Every great project or business relationship begins with having a clear idea of what you wish to achieve. So it’s amazing when I see both business owners and consultants rush into buying and selling software before making an effort to elucidate business requirements and then validate those requirements with product demos. As an acquaintance of mine once said, “as a consultant, it is scary how much a customer will trust that I’ll figure everything out about their needs.” Spend some time with your staff flowcharting your business, writing out business processes, brainstorming pain points and gaps and visualizing how an ideal IT environment would like and feel like for your company.
As a business owner, you must be wearing your risk management hat at all times when it comes to IT projects and relationships with IT providers. Always be asking yourself these tough questions:
- What could go wrong with this project?
- How do I ensure it stays on budget?
- What if my consultant / service provider goes out of business or if I have to fire them? How well can another provider take over the relationship?
- Has this consultant / service provider delivered customer satisfaction to other companies who are in a business similar to mine?
- Is the product/solution readily supportable by other service providers or is it a custom-developed solution that only the original developer will be able to support?
- How will I ensure the product / solution being recommended will truly meet my needs?
- How is it in my service provider’s best interest to ensure my systems are always up and running smoothly?
- What if key employees of mine who own the system decide to leave my company?
It helps to sit with your senior staff to brainstorm various risks with your IT operation and partners and come up with risk mitigation strategies.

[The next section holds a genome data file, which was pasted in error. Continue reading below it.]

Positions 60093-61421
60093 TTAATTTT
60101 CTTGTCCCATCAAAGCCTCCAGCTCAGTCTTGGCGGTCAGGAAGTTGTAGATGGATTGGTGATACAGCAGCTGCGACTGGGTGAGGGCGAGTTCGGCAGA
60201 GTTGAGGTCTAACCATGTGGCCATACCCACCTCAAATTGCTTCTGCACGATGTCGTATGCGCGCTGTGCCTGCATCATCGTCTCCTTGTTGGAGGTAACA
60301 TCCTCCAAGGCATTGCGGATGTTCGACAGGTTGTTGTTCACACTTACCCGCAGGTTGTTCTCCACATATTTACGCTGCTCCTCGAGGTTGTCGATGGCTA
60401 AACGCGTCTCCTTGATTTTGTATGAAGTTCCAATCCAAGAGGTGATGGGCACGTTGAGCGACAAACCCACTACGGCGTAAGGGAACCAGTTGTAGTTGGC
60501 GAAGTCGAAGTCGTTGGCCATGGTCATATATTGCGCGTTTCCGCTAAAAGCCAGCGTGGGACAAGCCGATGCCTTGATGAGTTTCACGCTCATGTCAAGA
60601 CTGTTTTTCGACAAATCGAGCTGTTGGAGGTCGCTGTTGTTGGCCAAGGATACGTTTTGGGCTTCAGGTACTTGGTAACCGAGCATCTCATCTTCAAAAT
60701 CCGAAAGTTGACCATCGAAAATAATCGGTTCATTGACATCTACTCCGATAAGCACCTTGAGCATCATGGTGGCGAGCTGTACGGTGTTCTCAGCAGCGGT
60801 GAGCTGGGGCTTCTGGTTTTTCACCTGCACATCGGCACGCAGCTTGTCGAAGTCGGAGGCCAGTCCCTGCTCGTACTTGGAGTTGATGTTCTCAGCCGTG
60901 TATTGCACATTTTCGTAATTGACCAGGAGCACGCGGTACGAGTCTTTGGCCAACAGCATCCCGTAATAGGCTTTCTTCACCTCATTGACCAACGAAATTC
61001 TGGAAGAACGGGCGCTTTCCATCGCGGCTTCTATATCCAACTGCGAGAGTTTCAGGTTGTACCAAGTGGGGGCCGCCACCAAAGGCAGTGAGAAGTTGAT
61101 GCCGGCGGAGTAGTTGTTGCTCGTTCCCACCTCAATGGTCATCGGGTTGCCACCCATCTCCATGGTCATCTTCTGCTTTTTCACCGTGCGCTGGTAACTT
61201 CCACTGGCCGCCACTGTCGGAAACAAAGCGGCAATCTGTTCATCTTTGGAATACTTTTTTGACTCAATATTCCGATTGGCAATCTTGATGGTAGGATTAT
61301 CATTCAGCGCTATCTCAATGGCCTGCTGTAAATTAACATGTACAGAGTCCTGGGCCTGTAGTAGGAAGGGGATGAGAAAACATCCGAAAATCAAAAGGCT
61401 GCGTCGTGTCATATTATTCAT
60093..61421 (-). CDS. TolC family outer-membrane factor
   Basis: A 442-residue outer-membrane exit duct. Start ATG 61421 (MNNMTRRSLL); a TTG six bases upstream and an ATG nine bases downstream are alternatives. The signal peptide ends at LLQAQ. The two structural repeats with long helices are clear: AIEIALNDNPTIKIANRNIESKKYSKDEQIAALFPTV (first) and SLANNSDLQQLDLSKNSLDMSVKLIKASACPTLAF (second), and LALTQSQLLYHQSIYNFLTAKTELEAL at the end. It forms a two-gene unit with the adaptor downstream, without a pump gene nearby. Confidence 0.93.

Avoid a “time and materials” relationship with your service provider. For project-based work, fixed priced quotes are the better way to go. However, it takes more pre-project time to ensure the scope and expected outcomes of the project are very clearly defined up front. Often we see customers that want a new system but don’t have the “time” to work with us to define requirements. The customer may then rush into a time and materials type of contract which ends up becoming a black hole of time and money spent. Time and materials style billing is more suited to occasional consulting or break/fix service calls.
Ask for customer references from a new service provider. Make sure to contact them and ask about the provider’s strong and weak points.
As a Sage Accpac ERP and CRM provider, I always tell our prospects to challenge us to demo the system according to their business needs. After the initial discovery / needs analysis meeting, ask the consultant to develop a demo script that addresses all key features you are looking to implement. And don’t forget about requirements that are unique to your business or industry. If the provider really wants to win your business, they will offer this demo for free. For more complex solutions, you may be asked to pay for an initial proof of concept implementation before committing to the full project.
Acknowledgements and Further Reading
I would like to thank the following individuals for their valuable insights in helping develop content for this post:
- Brijendra Chaudhary, Executive HR at Permasteelisa Spa. http://ae.linkedin.com/in/brijendrachaudhary
- Bruce Eberhardt, Programmer http://www.linkedin.com/in/bruceeberhardt
- Bryan Beaty, Consultant at Decomplexification http://www.linkedin.com/in/bryanbeaty
- Donna Krech, CEO at Donna Krech & Co http://www.linkedin.com/in/donnakrech
- Eric Van Wetering, Managing Consultant at ThinkTankz http://nl.linkedin.com/pub/eric-van-wetering/2/225/bb9
- Kenneth Larson, Retired Aerospace Contracts Manager, MicroMentor Volunteer and Founder “Smalltofeds”http://www.linkedin.com/in/odysseyofarmaments
- Shiraz Bajwa, Director, Process Improvement at SickKids. http://ca.linkedin.com/pub/shiraz-bajwa/1/76b/849
For additional reading, check out these posts from Bryan Beaty’s blog: